These efforts at coordinating developers and stimulating application development around government data are vital, no doubt. The applications which result typically involve polished interfaces and visuals which make it much easier for people to search, browse, and mashup the data.
Take for example the Apps for America 2 winner, DataMasher, which lets users create national heat maps by crossing two datasets (either adding, subtracting, dividing, or multiplying values). These operations, however, can’t show correlation, and at best they can only show outliers. As one anonymous commenter put it:
I don’t get it. It shows violent crime times poverty. So these are either poor, or violent, or both? I don’t think multiplying the two factors is very enlightening.
What we end up with is that many of the possible combinations of datasets lead to downright pointless maps which add little if any information to a discourse about those datasets.
Data.gov and indeed many of the applications built around it somehow fall short of the mark in terms of helping people share and build on the insights of others – to produce information. It’s not simply that we need interfaces to data, we also need ways to collaboratively make sense of that data.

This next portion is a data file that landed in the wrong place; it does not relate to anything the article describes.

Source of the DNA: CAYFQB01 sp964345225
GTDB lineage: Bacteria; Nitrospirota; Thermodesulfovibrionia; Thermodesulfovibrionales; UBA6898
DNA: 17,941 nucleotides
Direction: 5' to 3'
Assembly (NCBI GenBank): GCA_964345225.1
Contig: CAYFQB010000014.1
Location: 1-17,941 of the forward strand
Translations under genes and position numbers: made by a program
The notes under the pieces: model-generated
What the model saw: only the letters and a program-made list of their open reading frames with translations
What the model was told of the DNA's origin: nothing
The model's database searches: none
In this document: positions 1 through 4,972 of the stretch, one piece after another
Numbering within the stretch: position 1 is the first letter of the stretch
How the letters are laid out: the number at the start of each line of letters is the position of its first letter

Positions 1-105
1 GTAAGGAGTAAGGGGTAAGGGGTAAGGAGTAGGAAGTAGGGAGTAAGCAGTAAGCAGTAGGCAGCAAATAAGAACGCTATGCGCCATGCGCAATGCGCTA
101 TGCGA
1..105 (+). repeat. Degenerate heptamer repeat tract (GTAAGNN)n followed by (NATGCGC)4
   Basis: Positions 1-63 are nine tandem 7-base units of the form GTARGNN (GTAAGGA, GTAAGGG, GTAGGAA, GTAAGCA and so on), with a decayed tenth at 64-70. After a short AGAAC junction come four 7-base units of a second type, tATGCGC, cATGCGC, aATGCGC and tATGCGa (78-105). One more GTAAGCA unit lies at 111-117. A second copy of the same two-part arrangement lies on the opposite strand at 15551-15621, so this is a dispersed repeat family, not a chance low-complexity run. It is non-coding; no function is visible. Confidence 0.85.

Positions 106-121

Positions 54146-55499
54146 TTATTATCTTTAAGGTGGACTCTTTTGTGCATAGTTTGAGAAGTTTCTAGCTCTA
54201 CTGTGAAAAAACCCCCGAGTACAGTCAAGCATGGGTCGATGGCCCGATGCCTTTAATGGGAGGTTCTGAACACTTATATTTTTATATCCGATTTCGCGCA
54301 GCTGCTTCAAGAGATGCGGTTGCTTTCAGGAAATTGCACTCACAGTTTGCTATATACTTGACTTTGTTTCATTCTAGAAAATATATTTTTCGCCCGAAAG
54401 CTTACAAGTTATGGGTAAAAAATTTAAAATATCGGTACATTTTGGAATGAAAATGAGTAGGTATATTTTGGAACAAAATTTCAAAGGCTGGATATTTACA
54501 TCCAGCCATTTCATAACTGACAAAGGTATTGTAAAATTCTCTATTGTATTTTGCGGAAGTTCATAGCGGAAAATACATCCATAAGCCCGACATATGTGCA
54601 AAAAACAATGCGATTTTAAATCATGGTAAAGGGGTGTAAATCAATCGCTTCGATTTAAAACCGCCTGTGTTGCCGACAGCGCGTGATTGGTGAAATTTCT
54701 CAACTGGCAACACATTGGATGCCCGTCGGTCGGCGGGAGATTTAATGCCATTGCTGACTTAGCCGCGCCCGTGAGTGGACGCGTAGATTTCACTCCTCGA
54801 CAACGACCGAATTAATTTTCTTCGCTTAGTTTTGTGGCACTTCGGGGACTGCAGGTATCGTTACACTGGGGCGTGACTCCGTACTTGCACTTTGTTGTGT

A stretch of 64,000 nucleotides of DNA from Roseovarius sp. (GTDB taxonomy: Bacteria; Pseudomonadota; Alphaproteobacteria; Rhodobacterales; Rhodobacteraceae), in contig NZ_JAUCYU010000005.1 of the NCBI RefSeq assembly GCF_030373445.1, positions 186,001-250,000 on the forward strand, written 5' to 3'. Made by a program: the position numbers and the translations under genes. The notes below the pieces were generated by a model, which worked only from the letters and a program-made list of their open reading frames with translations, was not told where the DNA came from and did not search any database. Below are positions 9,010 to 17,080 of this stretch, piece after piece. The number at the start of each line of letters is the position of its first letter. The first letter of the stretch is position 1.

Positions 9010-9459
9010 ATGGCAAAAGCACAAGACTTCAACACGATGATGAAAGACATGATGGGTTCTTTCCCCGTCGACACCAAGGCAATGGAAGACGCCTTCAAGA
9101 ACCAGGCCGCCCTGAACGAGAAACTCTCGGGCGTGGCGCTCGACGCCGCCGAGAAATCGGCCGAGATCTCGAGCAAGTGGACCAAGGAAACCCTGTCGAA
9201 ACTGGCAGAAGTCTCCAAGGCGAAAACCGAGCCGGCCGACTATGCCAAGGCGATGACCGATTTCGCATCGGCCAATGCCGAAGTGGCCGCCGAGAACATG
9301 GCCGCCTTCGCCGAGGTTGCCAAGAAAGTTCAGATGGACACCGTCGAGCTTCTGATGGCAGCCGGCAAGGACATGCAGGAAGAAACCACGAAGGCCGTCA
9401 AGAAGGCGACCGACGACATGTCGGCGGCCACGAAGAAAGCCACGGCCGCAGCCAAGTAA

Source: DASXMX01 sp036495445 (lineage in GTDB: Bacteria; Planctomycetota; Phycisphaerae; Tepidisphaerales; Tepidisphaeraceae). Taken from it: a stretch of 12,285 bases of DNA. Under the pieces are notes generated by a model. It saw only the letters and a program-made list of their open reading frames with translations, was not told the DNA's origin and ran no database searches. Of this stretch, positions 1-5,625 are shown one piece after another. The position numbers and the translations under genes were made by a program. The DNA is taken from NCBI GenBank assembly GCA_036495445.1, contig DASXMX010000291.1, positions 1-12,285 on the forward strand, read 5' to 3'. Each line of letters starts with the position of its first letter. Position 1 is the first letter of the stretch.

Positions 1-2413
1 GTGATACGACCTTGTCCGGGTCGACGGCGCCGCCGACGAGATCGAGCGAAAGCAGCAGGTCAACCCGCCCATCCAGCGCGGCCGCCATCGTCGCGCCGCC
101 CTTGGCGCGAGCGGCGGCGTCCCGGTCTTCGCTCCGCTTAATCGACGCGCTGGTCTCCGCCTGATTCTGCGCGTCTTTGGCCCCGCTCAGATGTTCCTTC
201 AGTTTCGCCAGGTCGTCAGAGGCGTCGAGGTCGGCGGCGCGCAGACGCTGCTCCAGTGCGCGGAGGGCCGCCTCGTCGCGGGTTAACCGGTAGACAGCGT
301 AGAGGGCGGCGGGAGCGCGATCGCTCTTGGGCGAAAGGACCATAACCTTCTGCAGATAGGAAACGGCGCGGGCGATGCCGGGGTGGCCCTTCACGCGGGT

The Minnesota Employment Explorer was an early foray into helping people collaboratively make sense of government data. It not only visualizes employment information but also allows people to ask questions and build on the insights of others looking at the visuals in order to make sense of the data. In the long run it’s these kinds of sensemaking tools that will really unlock to potential of the datasets published by the government.
With a long tradition of making sense of the complex, there’s a unique opportunity for the institution of journalism to play a leadership role here. Journalists can leverage their experience and expertise with storytelling to provide structured and comprehensive explorations of datasets as well as context for the interpretation of data via these applications. Moreover, journalists can focus the efforts and attention of interested citizens to channel the sensemaking process.
I’ll suggest four explicit ways forward here:
(1) that data-based applications be built with an understanding of trying to promote information and insight rather than simply be database widgets,
(2) that journalists should be leaders (but still collaborators with the public) in this sensemaking enterprise,
(3) that these applications incorporate the ability to aggregate insights around whatever visual interface is being presented, and
(4) that data.gov or other governmental data portals should collect and show trackback links to all applications pulling from its various datasets.
And finally, after we all figure out how to make sense of all this great new data, lies the question of whether government is even “listening” to these applications. Is the federal government prepared to accept or adopt the insight of its constituents’ data analysis into policy?